• kube-apiserver — A REST API server that can be used by tenants to send application deployment requests to the cloud.
  • kubelet — An agent that’s installed on each and every computer and essentially makes it a part of the Kubernetes network. It is responsible for deploying tenant applications and running health-checks based on a set of instructions sent from the apiserver.
  • etcd — A key-value database that stores variables about the Kubernetes cloud, e.g., configurations, and the status of each computer and the applications that should be running in them. It is used for coordinating system-wide tasks. In other words — this is the source of truth of the cloud at any given point.

If you wish to dive into the full list of Kubernetes components, I present you the official diagram, which can be found in the official Kubernetes website:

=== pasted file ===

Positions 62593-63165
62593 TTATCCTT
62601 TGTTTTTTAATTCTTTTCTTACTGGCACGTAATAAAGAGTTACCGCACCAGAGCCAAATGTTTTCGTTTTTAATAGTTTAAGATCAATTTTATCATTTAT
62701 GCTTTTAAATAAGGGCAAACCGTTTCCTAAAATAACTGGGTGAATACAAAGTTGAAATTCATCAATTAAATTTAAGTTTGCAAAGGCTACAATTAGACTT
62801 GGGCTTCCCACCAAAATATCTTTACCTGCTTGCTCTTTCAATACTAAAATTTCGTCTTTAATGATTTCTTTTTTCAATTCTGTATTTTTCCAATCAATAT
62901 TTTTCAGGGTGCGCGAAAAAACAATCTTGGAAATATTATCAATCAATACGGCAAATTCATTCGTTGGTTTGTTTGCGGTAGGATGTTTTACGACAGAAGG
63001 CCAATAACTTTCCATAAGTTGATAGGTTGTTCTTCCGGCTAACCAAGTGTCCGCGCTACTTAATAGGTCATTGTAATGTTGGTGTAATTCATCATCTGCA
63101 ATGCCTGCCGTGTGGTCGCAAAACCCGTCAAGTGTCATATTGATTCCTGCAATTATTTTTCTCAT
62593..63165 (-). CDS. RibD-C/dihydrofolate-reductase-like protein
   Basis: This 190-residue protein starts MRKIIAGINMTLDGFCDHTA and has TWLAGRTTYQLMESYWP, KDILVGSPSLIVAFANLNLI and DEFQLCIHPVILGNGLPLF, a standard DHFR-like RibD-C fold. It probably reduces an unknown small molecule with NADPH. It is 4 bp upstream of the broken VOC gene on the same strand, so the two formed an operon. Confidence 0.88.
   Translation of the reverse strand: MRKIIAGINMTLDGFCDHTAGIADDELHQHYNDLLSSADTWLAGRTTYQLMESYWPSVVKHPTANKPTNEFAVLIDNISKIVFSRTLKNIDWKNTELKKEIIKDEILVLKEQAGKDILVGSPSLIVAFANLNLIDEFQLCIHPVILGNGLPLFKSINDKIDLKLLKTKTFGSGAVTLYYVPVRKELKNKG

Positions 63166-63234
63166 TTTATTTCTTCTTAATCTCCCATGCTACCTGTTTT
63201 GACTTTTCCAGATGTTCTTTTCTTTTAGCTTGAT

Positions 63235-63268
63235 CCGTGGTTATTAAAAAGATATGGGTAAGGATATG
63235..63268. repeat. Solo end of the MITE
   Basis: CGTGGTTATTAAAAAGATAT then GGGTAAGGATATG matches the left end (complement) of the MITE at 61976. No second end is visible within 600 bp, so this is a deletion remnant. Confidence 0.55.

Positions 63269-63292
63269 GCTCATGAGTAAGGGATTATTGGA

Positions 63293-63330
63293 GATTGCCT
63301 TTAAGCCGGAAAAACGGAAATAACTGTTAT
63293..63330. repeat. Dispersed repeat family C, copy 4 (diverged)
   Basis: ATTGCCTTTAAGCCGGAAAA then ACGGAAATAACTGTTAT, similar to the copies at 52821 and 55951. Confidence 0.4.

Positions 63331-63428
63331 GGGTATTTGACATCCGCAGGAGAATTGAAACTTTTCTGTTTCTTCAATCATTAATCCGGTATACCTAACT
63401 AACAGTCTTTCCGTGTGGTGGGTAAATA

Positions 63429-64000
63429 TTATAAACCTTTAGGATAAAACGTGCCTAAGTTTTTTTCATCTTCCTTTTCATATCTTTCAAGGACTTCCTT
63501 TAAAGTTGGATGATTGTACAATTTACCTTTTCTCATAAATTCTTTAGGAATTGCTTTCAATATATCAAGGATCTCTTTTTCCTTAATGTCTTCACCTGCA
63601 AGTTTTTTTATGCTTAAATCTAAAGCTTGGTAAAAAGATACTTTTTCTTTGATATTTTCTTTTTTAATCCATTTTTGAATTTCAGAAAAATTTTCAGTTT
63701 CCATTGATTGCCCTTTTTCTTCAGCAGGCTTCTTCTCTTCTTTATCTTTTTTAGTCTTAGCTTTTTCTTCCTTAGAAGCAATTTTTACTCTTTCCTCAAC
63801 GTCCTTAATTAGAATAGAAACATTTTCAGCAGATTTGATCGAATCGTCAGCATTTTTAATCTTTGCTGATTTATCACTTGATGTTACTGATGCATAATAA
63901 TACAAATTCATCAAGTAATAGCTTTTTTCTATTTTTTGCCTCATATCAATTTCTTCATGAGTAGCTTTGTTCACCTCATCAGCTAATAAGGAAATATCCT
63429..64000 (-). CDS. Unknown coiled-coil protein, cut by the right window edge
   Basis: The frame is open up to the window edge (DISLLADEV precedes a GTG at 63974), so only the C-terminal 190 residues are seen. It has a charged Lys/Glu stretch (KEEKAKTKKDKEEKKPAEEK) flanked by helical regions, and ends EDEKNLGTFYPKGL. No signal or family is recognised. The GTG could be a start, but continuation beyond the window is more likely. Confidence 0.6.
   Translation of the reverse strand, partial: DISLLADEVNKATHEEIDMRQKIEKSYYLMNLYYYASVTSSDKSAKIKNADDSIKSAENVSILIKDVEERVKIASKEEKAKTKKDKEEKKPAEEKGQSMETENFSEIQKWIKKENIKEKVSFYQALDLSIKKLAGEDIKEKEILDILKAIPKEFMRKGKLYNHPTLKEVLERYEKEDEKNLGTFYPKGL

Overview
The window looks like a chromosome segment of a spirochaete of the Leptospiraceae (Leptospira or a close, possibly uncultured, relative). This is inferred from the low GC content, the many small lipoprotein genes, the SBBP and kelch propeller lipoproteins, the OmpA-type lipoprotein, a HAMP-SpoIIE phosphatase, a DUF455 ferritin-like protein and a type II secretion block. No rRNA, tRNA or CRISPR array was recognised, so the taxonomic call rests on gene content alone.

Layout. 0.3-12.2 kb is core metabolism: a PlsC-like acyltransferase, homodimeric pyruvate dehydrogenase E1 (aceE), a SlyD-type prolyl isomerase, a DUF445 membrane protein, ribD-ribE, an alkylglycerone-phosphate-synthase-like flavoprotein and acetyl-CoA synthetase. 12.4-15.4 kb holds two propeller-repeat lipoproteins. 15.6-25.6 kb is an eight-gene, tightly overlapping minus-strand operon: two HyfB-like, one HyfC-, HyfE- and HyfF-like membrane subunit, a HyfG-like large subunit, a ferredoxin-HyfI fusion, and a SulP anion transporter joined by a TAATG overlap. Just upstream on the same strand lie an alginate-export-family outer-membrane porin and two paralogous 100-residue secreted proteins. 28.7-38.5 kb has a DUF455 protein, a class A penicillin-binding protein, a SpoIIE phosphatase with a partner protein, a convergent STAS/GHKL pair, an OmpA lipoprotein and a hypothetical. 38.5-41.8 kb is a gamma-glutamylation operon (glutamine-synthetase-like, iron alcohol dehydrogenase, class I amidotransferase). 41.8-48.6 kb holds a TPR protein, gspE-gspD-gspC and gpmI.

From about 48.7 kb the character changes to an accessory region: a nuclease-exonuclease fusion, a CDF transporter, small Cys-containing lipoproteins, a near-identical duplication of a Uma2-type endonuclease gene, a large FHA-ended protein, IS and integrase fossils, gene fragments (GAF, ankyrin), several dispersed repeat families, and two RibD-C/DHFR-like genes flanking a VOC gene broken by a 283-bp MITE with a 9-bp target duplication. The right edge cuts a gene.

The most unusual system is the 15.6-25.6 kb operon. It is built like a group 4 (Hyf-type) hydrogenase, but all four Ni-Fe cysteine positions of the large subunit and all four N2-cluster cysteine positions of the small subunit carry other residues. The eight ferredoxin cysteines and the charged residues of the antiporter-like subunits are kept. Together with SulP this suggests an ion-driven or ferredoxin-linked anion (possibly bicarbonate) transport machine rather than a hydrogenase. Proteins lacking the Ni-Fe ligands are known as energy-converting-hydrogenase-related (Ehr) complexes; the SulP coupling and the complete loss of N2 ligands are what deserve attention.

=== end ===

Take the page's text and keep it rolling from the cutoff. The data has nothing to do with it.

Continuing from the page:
The full list of Kubernetes components, from the official Kubernetes website

As you can see, the Kubernetes specification likes to use abstractions on top of things that we’re already familiar with. A cluster means a farm, or a pool, and a node means a computer, or a machine. At some point in history, a node was even called a minion (as discussed in this GitHub issue from 2014). To me, names are one of the most confusing things about Kubernetes, because there’s lots of them, and they don’t necessarily mean much. But once I understood that Kubernetes is nothing more than a framework for managing a pool of resources — things clicked much quicker. For reference, you’re welcome to have a look in this dictionary that has a full list of Kubernetes terms and their definitions.

Storage is a whole different problem